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First evidence for human occupation of a lava tube in Arabia: The archaeology of Umm Jirsan Cave and its surroundings, northern Saudi Arabia

Stewart, Mathew; Andrieux, Eric; Blinkhorn, James; Guagnin, Maria; Fernandes, Ricardo; Vanwezer, Nils; Hatton, Amy; Alqahtani, Mesfer; Zalmout, Iyad; Clark-Wilson, Richard; Al-Mufarreh, Yahya S. A.; Al-Shanti, Mahmoud; Zahrani, Badr; Al Omari, Abdulaziz; Al-Jibreen, Faisal; Alsharekh, Abdullah M.; Scerri, Eleanor M. L.; Boivin, Nicole; Petraglia, Michael D.; Groucutt, Huw S.

First evidence for human occupation of a lava tube in Arabia: The archaeology of Umm Jirsan Cave and its surroundings, northern Saudi Arabia Thumbnail


Authors

Mathew Stewart

James Blinkhorn

Maria Guagnin

Ricardo Fernandes

Nils Vanwezer

Amy Hatton

Mesfer Alqahtani

Iyad Zalmout

Richard Clark-Wilson

Yahya S. A. Al-Mufarreh

Mahmoud Al-Shanti

Badr Zahrani

Abdulaziz Al Omari

Faisal Al-Jibreen

Abdullah M. Alsharekh

Eleanor M. L. Scerri

Nicole Boivin

Michael D. Petraglia

Huw S. Groucutt



Contributors

Ran Barkai
Editor

Abstract

Recent advances in interdisciplinary archaeological research in Arabia have focused on the evolution and historical development of regional human populations as well as the diverse patterns of cultural change, migration, and adaptations to environmental fluctuations. Obtaining a comprehensive understanding of cultural developments such as the emergence and lifeways of Neolithic groups has been hindered by the limited preservation of stratified archaeological assemblages and organic remains, a common challenge in arid environments. Underground settings like caves and lava tubes, which are prevalent in Arabia but which have seen limited scientific exploration, offer promising opportunities for addressing these issues. Here, we report on an archaeological excavation and a related survey at and around Umm Jirsan lava tube in the Harrat Khaybar, north-western Saudi Arabia. Our results reveal repeated phases of human occupation of the site ranging from at least the Neolithic through to the Chalcolithic/Bronze Age. Pastoralist use of the lava tube and surrounding landscape is attested in rock art and faunal records, suggesting that Umm Jirsan was situated along a pastoral route linking key oases. Isotopic data indicates that herbivores primarily grazed on wild grasses and shrubs rather than being provided with fodder, while humans had a diet consistently high in protein but with increasing consumption of C3 plants through-time, perhaps related to the emergence of oasis agriculture. While underground and naturally sheltered localities are globally prominent in archaeology and Quaternary science, our work represents the first such combined records for Saudi Arabia and highlight the potential for interdisciplinary studies in caves and lava tubes.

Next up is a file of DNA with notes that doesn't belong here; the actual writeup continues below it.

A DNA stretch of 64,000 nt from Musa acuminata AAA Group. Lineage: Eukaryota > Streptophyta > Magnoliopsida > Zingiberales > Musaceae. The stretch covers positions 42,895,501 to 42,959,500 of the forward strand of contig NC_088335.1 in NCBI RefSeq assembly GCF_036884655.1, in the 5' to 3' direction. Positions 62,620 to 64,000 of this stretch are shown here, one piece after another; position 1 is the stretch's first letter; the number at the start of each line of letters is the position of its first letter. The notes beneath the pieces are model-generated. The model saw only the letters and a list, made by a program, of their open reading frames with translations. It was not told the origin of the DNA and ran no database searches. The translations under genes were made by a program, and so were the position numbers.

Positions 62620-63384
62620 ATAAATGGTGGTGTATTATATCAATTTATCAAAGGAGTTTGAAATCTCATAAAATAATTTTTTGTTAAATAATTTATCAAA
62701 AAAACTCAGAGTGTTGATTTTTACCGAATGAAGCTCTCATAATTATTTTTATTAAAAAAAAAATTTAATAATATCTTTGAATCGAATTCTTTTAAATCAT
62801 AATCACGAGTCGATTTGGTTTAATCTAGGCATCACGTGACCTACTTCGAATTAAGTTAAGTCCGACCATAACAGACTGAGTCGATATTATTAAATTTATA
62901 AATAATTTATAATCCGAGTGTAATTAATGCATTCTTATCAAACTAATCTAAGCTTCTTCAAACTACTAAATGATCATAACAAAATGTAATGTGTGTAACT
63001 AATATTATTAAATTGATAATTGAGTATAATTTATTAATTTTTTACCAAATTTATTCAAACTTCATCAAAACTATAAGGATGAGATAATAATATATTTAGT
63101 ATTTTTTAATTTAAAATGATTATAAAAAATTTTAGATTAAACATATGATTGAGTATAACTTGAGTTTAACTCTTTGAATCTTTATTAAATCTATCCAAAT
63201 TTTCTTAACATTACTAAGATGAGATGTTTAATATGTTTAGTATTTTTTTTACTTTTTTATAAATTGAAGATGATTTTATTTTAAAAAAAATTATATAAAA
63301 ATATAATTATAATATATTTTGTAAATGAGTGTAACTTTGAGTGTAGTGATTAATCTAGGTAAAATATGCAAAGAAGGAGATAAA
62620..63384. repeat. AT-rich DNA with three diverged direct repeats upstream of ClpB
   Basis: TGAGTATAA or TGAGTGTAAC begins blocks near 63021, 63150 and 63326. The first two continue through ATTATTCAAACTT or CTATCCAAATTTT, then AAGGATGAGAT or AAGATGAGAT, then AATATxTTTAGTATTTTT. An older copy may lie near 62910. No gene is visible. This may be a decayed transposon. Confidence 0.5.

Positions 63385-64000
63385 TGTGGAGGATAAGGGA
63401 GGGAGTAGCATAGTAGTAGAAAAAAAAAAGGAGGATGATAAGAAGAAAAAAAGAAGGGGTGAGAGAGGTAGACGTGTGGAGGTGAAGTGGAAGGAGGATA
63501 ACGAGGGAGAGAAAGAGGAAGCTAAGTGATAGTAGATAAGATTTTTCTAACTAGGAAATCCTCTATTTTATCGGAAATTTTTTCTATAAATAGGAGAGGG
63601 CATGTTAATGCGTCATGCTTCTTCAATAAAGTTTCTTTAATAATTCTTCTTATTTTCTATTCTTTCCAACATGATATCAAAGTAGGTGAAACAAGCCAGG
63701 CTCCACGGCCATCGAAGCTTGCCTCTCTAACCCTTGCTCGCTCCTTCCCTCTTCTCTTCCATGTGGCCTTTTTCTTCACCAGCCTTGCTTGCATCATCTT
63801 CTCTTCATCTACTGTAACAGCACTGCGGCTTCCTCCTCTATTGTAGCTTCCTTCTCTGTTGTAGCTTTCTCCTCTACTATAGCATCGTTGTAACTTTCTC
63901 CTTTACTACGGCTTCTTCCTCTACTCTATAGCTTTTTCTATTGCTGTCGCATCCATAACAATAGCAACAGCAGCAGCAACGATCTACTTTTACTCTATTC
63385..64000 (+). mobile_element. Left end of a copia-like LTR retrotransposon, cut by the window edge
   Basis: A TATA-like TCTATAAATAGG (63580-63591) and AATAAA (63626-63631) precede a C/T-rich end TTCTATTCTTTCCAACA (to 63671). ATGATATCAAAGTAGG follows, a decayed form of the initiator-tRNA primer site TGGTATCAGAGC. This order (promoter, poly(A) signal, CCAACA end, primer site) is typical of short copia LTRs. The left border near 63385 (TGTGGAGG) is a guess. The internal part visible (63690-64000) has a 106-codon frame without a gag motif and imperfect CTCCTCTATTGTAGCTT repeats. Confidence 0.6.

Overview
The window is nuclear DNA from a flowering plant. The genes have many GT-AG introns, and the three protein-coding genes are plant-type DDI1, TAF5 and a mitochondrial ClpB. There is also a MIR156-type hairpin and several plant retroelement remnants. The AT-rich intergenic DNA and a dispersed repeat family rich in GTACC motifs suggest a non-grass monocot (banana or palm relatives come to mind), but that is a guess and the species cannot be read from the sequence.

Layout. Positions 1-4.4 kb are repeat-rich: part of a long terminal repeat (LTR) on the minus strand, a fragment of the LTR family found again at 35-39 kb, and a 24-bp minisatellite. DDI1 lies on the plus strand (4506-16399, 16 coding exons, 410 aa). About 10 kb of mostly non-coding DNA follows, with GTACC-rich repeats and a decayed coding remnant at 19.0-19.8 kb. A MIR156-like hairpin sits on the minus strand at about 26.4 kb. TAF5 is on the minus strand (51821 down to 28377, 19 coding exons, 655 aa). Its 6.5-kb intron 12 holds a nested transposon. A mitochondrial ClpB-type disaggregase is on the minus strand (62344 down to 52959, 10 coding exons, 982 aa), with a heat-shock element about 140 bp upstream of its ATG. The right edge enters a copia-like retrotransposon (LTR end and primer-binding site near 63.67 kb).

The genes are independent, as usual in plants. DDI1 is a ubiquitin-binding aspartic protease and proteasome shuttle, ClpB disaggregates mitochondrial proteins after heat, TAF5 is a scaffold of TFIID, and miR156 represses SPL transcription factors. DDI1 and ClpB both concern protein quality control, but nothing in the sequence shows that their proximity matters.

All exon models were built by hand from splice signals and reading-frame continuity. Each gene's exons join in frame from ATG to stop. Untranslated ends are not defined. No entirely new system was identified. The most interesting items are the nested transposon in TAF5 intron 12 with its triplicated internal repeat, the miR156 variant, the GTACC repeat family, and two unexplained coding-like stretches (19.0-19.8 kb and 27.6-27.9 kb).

Citation

Stewart, M., Andrieux, E., Blinkhorn, J., Guagnin, M., Fernandes, R., Vanwezer, N., …Groucutt, H. S. (in press). First evidence for human occupation of a lava tube in Arabia: The archaeology of Umm Jirsan Cave and its surroundings, northern Saudi Arabia. PLoS ONE, 19(4), Article e0299292. https://doi.org/10.1371/journal.pone.0299292

Journal Article Type Article
Acceptance Date Feb 8, 2024
Online Publication Date Apr 17, 2024
Deposit Date Apr 24, 2024
Publicly Available Date Apr 24, 2024
Journal PLOS ONE
Publisher Public Library of Science
Peer Reviewed Peer Reviewed
Volume 19
Issue 4
Article Number e0299292
DOI https://doi.org/10.1371/journal.pone.0299292
Public URL https://durham-repository.worktribe.com/output/2392448

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